Monica Lewinsky has a request.
After Beyoncé nixed a word from her latest album over ableist concerns, the 49-year-old suggested that the singer go one step further and remove her name from her hit "Partition."
"uhmm, while we're at it... #Partition," she tweeted on Aug. 1, calling out the 2013 song from the Beyoncé album in which the singer recalled that a man "Monica Lewinsky'd all on my gown."
This isn't the first time Lewinski -- who has "rap song muse" written in her Twitter bio -- has addressed the unwelcomed named drop. In an essay she wrote for Vanity Fair in 2014, she actually thanked Beyoncé for including her in the song, but offered one correction.
"Miley Cyrus references me in her twerking stage act, Eminem raps about me, and Beyoncé's latest hit gives me a shout-out. Thanks, Beyoncé, but if we're verbing, I think you meant 'Bill Clinton'd all on my gown,' not 'Monica Lewinsky'd.'"
After a Twitter user questioned why Lewinski seemingly changed her tune about being cool with the lyric, she clarified that she never was and said she previously coped with the situation with humor because "learning to laugh about things which hurt or humiliated me is how i survived."
Before Lewinski's request, Beyoncé found herself in hot water over the use of the word "spaz" on her track "Heated" off "Renaissance," her first solo studio album since 2016. A disability advocate quickly called out the Grammy winner for the "use of ableist language," in an opinion piece in The Guardian, as for many in the medical field, "spastic" refers to a disability that makes it difficult for people to control their muscles, especially in their arms and legs.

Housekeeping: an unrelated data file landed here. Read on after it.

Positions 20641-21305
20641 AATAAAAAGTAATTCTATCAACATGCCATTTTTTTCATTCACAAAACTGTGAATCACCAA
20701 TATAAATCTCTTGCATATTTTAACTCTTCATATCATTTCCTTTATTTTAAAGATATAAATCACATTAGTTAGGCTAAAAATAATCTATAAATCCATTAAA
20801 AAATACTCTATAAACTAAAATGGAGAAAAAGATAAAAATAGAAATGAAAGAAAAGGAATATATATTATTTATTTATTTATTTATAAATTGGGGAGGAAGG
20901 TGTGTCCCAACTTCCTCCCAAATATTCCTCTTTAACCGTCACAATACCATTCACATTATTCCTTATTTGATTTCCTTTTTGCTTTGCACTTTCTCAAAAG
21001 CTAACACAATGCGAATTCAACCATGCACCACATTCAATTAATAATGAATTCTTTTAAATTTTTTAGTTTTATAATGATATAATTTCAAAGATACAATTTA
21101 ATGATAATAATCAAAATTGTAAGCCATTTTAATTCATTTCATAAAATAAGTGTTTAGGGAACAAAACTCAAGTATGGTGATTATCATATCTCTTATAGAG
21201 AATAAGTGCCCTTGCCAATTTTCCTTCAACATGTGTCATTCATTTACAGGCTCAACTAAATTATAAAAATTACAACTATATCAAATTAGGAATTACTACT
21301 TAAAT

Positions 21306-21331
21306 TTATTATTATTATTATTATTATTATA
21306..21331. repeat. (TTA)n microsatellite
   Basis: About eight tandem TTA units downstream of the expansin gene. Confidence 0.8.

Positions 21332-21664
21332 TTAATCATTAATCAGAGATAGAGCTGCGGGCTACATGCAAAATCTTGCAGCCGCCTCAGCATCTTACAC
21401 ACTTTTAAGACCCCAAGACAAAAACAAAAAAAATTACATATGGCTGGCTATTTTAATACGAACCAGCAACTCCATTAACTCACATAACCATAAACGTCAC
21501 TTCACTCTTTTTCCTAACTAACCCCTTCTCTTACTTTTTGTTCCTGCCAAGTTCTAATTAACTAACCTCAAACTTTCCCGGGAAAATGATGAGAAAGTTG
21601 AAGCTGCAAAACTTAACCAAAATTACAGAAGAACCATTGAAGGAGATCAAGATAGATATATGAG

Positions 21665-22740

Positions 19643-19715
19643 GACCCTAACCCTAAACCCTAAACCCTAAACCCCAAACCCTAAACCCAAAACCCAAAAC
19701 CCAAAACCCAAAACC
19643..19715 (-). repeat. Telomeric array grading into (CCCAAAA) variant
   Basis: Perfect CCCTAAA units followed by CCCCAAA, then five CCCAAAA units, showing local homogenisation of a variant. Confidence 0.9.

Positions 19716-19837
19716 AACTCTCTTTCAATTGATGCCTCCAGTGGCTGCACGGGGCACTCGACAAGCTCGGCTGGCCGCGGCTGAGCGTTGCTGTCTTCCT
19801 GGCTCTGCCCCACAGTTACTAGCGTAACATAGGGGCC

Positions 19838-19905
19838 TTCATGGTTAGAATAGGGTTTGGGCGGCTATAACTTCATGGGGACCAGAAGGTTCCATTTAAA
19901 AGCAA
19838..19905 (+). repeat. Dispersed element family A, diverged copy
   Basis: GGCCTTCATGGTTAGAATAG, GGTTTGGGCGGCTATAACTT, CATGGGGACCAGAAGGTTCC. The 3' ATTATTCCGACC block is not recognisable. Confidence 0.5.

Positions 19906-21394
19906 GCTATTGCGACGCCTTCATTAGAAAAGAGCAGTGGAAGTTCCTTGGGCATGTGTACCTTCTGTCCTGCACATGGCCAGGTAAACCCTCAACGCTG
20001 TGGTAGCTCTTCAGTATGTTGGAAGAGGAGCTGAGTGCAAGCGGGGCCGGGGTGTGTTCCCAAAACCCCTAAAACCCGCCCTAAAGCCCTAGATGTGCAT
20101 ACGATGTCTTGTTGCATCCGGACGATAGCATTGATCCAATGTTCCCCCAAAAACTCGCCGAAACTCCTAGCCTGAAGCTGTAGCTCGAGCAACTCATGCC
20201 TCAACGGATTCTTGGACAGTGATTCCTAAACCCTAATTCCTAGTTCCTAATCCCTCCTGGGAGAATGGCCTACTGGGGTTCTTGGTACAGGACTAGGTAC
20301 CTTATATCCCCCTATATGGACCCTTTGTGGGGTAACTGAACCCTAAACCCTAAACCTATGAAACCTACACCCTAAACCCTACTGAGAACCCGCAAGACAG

On Aug. 1, Beyoncé's team confirmed to E! News that the lyrics will be changed writing, "The word, not used intentionally in a harmful way, will be replaced."
While Lewinski waits on action from Beyoncé, there is one person she's doesn't need anything from these days: the former president. While promoting the FX series, "American Crime Story: Impeachment," which she produced, Lewinski spoke to TODAY about why she no longer feels that Clinton owes her an apology.
"There was a long period, before my life changed in the last six or seven years, where I felt a lot in terms of there not being this resolution," Lewinski said. "I'm very grateful that I don't have that feeling anymore. I don't need it."